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Which to Choose, Line Graphs or Scatter Charts?

As prevalent data presenting tools, line graphs and scatter charts have similar appearance but totally different using occasions and data distribution on horizontal and vertical axes. How and when to use line graph has always confused many people. This article offers a guide on how to choose between line graphs and scatter charts.

Overview of Line Graph and Scatter Chart

Look at the pictures below, you may find that the line graphand the scatter chart look similar. Here I present the correlation between weight and height using line graph and scatter chart respectively.

Line Charts

In the line chart, you can record the continuous periodic data conveniently. On the x-axis, category data are distributed with even intervals. On the y-axis, numerical values are recorded with points obviously. However, it's almost impossible to put two variables in one line chart.

For example, if you want to explore the correlation between women's weight and height using line charts, you need to draw at least two lines - regering to two women's height and weight information. However, two women's data is far from enough. Looking at the line graph below, you may feel puzzled because it's painstaking to draw lines of data from many women from the charts one by one and then draw a conclusion.

Scatter Charts

Scatter charts feature displaying values for typically two values for a set of data, thus illustrating the degree of correlation between two variables. For instance, to display a link between a woman's height and her weight, you need to choose a group of women to research, then measure their height and weight. You record the data in a scatter chart, setting "height" to the x-axis, and "weight" to the y-axis. Such a scatter chart allows you to accumulate big data from many people, thus obtaining a visual comparison of the two variables. Such a scatter chart is useful to determine the correlation that might exist in a convincing way.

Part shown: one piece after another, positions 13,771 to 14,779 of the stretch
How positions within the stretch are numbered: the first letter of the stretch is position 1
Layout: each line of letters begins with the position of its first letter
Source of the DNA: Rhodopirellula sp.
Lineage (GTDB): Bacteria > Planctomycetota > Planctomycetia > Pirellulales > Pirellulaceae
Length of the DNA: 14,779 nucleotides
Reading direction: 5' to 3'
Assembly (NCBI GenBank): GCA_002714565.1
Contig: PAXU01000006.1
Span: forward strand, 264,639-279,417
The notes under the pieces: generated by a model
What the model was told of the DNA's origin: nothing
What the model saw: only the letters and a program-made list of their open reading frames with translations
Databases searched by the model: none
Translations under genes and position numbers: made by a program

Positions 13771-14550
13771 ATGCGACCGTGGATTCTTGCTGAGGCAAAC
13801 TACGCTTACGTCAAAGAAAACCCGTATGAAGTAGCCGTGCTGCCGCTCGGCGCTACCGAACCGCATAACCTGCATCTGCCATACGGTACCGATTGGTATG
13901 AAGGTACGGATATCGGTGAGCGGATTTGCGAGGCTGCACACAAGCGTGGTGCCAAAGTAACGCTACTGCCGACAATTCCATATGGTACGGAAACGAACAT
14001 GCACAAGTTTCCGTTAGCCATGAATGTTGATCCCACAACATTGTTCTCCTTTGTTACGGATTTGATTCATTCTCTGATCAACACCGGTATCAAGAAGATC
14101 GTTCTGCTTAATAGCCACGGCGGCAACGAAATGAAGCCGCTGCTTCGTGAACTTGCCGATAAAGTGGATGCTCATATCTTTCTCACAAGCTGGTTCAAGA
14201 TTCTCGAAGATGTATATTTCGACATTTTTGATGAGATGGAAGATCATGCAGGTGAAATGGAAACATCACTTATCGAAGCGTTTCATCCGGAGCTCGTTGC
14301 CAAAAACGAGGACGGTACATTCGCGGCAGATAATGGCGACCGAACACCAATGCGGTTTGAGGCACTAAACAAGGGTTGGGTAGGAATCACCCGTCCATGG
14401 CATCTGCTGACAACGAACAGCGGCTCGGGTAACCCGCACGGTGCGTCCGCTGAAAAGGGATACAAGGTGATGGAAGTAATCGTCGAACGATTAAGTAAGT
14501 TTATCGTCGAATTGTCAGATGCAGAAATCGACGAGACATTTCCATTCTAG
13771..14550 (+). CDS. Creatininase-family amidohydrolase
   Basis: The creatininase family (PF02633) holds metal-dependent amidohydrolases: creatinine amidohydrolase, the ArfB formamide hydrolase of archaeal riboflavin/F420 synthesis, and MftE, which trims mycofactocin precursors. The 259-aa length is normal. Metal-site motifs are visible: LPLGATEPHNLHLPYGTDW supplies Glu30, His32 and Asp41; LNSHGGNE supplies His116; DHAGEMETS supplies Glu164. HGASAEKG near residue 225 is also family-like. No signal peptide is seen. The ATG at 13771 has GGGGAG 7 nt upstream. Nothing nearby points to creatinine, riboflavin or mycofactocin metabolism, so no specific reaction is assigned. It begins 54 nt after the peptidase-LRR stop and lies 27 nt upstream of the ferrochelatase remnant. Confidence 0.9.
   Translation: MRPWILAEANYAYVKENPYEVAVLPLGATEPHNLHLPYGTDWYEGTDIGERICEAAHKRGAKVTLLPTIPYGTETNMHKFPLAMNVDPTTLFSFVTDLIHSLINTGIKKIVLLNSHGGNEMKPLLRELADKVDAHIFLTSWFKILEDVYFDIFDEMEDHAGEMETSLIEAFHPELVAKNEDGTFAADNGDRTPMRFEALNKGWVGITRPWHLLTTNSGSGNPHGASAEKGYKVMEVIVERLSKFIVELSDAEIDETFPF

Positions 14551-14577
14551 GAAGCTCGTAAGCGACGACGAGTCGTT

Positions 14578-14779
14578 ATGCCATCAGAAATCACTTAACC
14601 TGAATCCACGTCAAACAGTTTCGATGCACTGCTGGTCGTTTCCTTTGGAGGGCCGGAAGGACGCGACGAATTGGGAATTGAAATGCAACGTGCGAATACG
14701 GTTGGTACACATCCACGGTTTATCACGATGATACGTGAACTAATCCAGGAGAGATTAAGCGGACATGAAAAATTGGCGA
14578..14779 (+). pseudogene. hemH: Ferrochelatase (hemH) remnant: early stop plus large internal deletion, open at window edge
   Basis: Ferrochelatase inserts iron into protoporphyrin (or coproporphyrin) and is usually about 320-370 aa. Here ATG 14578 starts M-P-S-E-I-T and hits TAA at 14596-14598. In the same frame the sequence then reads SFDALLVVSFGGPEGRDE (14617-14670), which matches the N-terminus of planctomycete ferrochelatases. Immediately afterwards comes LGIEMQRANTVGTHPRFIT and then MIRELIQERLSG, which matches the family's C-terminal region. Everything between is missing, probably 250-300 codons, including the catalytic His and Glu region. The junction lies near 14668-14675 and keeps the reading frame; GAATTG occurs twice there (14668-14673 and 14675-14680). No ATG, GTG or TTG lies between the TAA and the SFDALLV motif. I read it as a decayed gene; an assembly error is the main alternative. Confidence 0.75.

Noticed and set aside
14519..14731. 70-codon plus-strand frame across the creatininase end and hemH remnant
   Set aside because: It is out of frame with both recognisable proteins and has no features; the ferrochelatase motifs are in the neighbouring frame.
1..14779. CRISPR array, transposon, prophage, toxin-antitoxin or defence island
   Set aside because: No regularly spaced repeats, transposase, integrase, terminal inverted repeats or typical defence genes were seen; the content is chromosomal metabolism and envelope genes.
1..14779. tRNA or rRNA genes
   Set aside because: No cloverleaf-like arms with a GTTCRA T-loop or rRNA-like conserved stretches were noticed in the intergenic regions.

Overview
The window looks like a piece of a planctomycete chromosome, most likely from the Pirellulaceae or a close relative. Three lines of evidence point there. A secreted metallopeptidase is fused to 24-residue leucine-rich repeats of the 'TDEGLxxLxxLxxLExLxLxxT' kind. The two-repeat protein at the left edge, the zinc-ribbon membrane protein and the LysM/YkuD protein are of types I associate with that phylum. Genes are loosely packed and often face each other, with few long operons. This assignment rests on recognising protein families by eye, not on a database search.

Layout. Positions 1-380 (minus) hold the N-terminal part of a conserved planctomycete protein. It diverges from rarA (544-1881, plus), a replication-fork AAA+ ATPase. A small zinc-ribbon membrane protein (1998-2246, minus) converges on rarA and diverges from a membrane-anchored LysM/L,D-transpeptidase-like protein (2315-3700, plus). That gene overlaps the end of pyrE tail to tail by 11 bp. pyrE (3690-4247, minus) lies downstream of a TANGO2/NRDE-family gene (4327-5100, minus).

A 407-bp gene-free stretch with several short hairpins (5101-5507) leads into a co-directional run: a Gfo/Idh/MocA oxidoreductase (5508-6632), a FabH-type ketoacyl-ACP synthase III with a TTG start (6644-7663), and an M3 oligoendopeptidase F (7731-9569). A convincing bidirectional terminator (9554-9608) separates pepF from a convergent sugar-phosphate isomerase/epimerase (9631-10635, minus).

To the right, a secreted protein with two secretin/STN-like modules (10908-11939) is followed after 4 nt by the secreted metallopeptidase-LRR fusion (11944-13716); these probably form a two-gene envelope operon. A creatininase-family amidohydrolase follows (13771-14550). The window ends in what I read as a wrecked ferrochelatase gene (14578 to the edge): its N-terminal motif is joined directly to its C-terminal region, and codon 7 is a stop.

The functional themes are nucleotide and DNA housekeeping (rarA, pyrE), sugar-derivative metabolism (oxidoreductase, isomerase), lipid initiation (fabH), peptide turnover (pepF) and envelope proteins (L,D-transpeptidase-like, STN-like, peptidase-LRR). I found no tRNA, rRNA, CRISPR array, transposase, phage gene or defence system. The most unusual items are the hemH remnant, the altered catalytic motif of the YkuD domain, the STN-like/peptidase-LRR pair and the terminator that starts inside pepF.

When to Choose Line Graphs

Long Text Labels on the X-axis

Comparing with a scatter chart where variable data distributes unevenly on the horizontal axis, line graphs work better in holding long text labels because category data are distributed on the x-axis with equal intervals.

Y-axis Value Changes over Time

A line graph features showing trends, the best use of a line graph is data that changes over time. It's easy to find that almost all graphs about product sales, grade marks and other data that changes over time at vase units, such as days, weeks, months, quarters and years, are presented in line graphs. People involved in need to adjust their strategies according to the trend for better development.

When to Choose Scatter Charts

Random Data Distribution on the X-axis

Although line graphs can be applied to indicate tendencies based on other continuous periodic values, such as speed, temperature, distance etc., you have to make sure the periods are equally distributed on the x-axis. However, different from line graphs, the x-axis of a scatter chart is a value axis where you can record data without even intervals.

Show Correlation from Big Data

If you are running a software, you need to do user behavior analytics to improve your product. In this case, you need to collect a large number of convincing data. A line chart is not able to hold so many data. Besides, linear or non-linear trends, clusters and outliers displayed in a scatter chart help to illustrate the patterns in the data.

Conclusion

From the analysis above, we can tell that line graphs and scatters are applied to different occasions because of their own features. Think twice about your purpose before choosing a chart to analyze your data.